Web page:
Last year, I passed the Northern Ireland (Executive Formation and Exercise of Functions) Act 2018, which creates a limited period in which an Executive can be formed at any time. I am actively encouraging the parties to use that opportunity to come together to make progress on restoring the Executive.
On 31 October, at the last Northern Ireland questions, the Secretary of State answered questions on restoring devolution and said:
“The point of the legislation is that it provides the space and the time for the parties to come together”—[Official Report, 31 October 2018; Vol. 648, c. 895.]
That language almost suggests that she does not have any role in it. Will she therefore outline what she has actually done to convene talks, or have we given up?
As Secretary of State, I clearly have a role in helping to facilitate those talks, but I cannot impose a solution on the parties in Northern Ireland. That must be something that they want to do for the good of the people in Northern Ireland. I am working to find that.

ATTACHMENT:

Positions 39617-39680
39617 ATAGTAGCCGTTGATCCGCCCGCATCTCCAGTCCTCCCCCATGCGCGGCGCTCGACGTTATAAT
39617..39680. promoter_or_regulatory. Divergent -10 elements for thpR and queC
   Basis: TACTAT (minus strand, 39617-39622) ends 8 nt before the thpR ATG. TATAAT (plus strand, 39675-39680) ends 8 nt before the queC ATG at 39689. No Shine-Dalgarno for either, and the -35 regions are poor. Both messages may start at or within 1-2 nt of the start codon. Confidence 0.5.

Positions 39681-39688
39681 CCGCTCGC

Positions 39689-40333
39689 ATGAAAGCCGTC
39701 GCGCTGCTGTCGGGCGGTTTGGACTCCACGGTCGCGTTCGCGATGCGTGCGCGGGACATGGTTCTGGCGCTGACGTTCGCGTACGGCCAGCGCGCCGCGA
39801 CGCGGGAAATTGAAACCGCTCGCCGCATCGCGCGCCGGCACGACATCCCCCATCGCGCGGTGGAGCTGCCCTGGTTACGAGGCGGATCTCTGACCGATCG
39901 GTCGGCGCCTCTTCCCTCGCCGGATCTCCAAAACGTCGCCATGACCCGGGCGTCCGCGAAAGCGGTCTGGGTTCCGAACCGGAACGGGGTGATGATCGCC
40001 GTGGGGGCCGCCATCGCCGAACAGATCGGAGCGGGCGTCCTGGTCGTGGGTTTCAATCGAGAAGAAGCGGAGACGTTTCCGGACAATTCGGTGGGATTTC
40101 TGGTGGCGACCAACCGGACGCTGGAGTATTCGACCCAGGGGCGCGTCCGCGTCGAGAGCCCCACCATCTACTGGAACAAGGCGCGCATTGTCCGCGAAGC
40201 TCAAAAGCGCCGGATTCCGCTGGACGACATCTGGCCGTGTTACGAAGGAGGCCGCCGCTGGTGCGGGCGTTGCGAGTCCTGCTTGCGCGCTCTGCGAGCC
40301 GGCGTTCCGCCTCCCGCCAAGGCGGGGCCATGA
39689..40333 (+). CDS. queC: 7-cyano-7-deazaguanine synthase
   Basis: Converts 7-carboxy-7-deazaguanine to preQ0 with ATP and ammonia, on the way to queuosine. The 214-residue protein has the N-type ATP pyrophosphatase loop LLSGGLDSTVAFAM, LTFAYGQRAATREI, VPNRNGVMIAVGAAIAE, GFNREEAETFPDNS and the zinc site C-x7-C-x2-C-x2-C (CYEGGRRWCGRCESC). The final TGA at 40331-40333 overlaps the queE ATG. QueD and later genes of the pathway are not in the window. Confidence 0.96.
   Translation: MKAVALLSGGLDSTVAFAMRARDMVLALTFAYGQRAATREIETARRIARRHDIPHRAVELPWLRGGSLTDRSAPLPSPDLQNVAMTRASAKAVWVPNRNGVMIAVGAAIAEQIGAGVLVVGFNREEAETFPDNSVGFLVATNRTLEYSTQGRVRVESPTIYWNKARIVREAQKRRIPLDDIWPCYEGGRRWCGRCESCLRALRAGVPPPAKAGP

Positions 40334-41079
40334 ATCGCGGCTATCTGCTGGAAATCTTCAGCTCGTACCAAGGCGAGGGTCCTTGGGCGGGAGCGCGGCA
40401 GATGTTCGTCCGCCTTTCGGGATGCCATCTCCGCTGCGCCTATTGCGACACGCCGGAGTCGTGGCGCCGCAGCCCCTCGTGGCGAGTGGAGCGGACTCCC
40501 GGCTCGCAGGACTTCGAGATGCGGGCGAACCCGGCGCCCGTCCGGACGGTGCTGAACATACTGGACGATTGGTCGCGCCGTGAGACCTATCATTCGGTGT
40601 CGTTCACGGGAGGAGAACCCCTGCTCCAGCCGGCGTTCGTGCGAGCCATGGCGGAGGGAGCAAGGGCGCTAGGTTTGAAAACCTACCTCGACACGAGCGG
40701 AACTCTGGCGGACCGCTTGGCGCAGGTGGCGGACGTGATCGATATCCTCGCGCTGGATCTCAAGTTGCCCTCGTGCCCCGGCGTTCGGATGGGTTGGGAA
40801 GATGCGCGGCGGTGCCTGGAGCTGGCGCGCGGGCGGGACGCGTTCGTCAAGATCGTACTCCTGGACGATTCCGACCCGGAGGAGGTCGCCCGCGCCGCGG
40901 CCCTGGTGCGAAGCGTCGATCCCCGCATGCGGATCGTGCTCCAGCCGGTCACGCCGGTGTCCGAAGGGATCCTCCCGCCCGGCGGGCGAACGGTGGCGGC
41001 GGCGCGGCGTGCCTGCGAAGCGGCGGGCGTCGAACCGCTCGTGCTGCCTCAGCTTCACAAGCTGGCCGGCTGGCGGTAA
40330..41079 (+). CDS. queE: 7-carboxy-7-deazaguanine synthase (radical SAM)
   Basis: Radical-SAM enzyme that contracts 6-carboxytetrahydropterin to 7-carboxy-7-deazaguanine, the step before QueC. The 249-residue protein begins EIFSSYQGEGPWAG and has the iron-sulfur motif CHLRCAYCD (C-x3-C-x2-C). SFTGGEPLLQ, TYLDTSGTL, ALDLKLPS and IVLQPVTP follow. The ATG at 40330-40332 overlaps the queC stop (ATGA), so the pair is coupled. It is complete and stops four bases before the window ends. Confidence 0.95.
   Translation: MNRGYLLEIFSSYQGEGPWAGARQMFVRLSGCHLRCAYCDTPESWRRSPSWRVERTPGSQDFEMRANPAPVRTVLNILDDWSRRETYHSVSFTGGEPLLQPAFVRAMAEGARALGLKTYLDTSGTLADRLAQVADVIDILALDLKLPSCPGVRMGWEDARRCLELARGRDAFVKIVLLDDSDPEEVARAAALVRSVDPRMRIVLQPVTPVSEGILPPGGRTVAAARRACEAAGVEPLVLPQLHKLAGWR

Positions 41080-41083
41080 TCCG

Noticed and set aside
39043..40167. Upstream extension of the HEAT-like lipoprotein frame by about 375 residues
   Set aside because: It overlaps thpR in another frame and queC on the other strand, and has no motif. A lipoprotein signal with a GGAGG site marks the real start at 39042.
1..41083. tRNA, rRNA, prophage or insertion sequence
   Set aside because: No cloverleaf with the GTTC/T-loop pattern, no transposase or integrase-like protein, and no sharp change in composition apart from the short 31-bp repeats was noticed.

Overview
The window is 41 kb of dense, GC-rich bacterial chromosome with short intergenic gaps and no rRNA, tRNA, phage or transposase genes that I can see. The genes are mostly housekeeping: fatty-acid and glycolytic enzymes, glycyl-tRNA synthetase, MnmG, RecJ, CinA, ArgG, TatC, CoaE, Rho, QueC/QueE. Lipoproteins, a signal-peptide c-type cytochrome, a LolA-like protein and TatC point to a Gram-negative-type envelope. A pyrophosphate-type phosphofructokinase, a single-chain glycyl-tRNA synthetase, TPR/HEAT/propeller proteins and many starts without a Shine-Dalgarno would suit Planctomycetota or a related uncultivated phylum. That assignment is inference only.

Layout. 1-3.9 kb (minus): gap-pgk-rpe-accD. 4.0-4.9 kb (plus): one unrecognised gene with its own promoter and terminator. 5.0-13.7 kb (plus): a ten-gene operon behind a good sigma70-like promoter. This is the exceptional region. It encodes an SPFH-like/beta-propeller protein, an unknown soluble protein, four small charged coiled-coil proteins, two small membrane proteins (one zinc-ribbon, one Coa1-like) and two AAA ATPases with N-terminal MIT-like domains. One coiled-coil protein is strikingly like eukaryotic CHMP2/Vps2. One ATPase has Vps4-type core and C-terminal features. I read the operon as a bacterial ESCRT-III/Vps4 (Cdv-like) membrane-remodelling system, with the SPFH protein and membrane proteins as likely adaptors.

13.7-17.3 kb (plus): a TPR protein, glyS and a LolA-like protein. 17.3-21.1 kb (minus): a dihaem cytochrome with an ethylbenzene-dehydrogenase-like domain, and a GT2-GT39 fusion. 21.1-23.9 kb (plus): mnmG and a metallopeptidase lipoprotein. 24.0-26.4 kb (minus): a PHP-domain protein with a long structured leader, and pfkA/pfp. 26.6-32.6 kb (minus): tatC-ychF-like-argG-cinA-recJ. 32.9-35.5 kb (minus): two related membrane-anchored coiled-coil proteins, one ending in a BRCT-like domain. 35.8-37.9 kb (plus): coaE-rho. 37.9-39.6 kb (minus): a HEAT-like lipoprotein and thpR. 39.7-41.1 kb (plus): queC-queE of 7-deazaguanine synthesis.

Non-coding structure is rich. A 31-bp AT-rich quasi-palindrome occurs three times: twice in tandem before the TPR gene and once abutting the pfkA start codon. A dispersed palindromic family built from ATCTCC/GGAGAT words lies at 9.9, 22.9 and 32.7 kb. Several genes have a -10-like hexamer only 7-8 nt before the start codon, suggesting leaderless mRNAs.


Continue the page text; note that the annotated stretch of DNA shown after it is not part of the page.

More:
Environmental campaigners in Northern Ireland have raised concerns with me about the fact that the push towards ever-more intensive industrialised farming is continuing unchecked because of the power vacuum. The Department for Environment, Food and Rural Affairs does not seem to be interested. May I urge the Northern Ireland Office to take an interest in the environmental damage that is being caused by that trend?
The hon. Lady will know that DEFRA does not have jurisdiction over environmental policies in Northern Ireland; that is for the Department of Agriculture, Environment and Rural Affairs in Northern Ireland. I am sure the permanent secretary has heard her comments.
In endeavouring to restore devolution, will the Secretary of State ensure that there is appropriate emphasis on those who caused devolution to fall in the first place and are refusing to enter in without preconditions being met?